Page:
- Instructor of Psychiatry and Behavioral Sciences
Justin Charles Strickland, Ph.D.
- B.S.; Davidson College (North Carolina) (2014)
- Ph.D.; University of Kentucky (Kentucky) (2019)
- Postdoctoral Fellowship, Human Behavioral Pharmacology, Johns Hopkins University, Baltimore MD (2021)
Research & Publications
My research focuses on the use of behavioral economics as a theoretical framework to address issues of public health significance to include addiction and sexual health. This work applies a translational pipeline of preclinical animal research, human laboratory assessment, and clinical trials to evaluate choice and decision-making processes at the intersection of the self (e.g., genetic predisposition, reinforcement history) and setting (e.g., environmental cues, alternative reinforcers). Examples of recent research includes the interaction of expectancy and nicotine dose manipulations on cigarette abuse liability and role of behavioral economic decision-making in social context driven heavy alcohol use. I am also interested in the behavioral mechanisms underlying psychedelic drug effects and treatment efficacy.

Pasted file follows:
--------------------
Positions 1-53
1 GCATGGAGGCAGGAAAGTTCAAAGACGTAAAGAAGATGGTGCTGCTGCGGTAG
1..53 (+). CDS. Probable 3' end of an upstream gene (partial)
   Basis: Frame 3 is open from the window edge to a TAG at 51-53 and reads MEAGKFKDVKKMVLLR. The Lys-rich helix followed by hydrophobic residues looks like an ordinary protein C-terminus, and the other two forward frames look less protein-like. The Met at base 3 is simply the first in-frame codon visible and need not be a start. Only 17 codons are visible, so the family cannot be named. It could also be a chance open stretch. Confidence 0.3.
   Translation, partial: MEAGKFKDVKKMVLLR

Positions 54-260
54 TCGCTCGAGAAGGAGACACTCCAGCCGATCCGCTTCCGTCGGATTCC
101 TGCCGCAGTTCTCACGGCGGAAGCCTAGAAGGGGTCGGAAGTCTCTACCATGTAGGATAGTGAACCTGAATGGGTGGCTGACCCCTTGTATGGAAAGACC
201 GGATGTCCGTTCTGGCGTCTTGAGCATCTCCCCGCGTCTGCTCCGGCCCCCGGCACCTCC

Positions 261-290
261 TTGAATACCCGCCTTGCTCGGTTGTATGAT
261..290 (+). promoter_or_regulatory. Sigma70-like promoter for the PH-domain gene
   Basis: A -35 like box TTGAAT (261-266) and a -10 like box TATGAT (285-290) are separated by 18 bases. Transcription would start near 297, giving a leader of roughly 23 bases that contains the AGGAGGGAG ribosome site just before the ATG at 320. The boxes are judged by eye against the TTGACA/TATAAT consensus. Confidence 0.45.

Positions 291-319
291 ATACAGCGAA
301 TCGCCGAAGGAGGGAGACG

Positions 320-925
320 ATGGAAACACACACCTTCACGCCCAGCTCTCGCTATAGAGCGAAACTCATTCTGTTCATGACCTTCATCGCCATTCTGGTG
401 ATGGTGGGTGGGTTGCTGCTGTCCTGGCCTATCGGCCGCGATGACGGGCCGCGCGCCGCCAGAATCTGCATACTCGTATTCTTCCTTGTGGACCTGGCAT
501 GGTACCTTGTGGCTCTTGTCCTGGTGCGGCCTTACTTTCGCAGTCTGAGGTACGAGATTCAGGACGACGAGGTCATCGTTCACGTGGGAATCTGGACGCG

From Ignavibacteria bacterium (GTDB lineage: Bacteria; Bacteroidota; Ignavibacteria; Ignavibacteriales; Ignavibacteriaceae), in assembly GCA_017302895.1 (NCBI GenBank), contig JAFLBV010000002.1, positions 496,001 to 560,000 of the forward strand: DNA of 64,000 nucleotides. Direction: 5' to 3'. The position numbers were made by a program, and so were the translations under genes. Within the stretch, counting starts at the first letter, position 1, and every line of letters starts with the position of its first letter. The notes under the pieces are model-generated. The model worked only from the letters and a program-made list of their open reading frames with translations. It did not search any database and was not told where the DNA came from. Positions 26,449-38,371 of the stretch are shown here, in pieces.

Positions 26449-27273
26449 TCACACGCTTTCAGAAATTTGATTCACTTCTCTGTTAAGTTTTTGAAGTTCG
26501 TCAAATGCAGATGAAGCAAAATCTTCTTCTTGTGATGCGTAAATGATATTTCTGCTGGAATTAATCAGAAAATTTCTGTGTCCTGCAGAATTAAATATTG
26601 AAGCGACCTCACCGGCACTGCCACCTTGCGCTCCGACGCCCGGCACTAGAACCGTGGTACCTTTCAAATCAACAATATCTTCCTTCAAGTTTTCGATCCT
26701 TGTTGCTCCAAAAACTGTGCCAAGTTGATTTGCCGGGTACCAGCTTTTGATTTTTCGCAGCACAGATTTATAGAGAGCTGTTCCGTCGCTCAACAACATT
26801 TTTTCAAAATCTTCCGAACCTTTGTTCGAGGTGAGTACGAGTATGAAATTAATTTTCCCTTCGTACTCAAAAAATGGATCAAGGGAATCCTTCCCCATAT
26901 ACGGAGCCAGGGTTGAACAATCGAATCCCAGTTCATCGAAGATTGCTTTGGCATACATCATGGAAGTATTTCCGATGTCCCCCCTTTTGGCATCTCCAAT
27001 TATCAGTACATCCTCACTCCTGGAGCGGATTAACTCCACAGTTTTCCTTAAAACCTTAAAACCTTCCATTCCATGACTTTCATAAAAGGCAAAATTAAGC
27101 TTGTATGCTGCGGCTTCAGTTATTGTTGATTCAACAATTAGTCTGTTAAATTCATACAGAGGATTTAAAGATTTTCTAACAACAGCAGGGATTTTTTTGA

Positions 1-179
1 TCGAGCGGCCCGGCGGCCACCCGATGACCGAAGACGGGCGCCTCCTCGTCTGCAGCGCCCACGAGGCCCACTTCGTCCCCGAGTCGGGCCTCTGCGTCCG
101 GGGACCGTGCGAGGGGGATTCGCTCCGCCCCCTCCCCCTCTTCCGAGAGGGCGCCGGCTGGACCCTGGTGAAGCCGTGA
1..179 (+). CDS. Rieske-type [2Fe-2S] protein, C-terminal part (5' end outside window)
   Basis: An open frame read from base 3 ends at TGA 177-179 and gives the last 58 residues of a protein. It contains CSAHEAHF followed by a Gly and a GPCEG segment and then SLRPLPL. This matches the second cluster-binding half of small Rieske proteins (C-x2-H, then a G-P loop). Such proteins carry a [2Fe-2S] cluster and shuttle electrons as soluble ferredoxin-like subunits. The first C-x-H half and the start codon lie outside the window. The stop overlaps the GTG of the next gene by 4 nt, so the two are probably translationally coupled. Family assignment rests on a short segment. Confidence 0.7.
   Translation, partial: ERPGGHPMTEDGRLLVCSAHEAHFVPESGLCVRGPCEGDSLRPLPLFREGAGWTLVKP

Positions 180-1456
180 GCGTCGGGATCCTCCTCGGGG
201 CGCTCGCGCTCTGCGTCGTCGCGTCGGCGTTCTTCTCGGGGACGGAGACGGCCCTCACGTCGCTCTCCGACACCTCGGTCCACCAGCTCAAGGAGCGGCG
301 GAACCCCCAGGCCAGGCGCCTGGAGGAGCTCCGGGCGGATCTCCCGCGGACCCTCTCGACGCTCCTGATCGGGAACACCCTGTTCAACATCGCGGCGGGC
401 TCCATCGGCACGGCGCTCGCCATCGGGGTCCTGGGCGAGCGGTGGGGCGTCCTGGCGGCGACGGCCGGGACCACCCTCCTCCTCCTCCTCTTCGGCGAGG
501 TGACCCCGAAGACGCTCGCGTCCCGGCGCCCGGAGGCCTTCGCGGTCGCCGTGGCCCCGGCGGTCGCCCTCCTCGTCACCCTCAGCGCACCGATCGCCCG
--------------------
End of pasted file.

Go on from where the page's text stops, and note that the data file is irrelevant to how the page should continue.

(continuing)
Strickland JC and Smith MA (2014) The effects of social contact on drug use: Behavioral mechanisms controlling drug intake. Experimental and Clinical Psychopharmacology, 22, 23-34
Strickland JC, Havens JR, and Stoops WW (2019) A nationally representative analysis of “twin epidemics”: Rising rates of methamphetamine use among persons who use opioids. Drug and Alcohol Dependence, 204, 107592
Lacy RT, Austin BP, and Strickland JC (2020) The influence of sex and estrous cyclicity on cocaine and remifentanil demand in rats. Addiction Biology, 25, e12716
Strickland JC and Lacy RT (2020) Behavioral economic demand as a unifying language for addiction science: Promoting collaboration and integration of animal and human models. Experimental and Clinical Psychopharmacology, 28, 404-416
Strickland JC, Marks KR, and Stoops WW (2021) Researcher perspectives on including people who use drugs in clinical research. The American Journal of Drug and Alcohol Abuse, 47, 182-190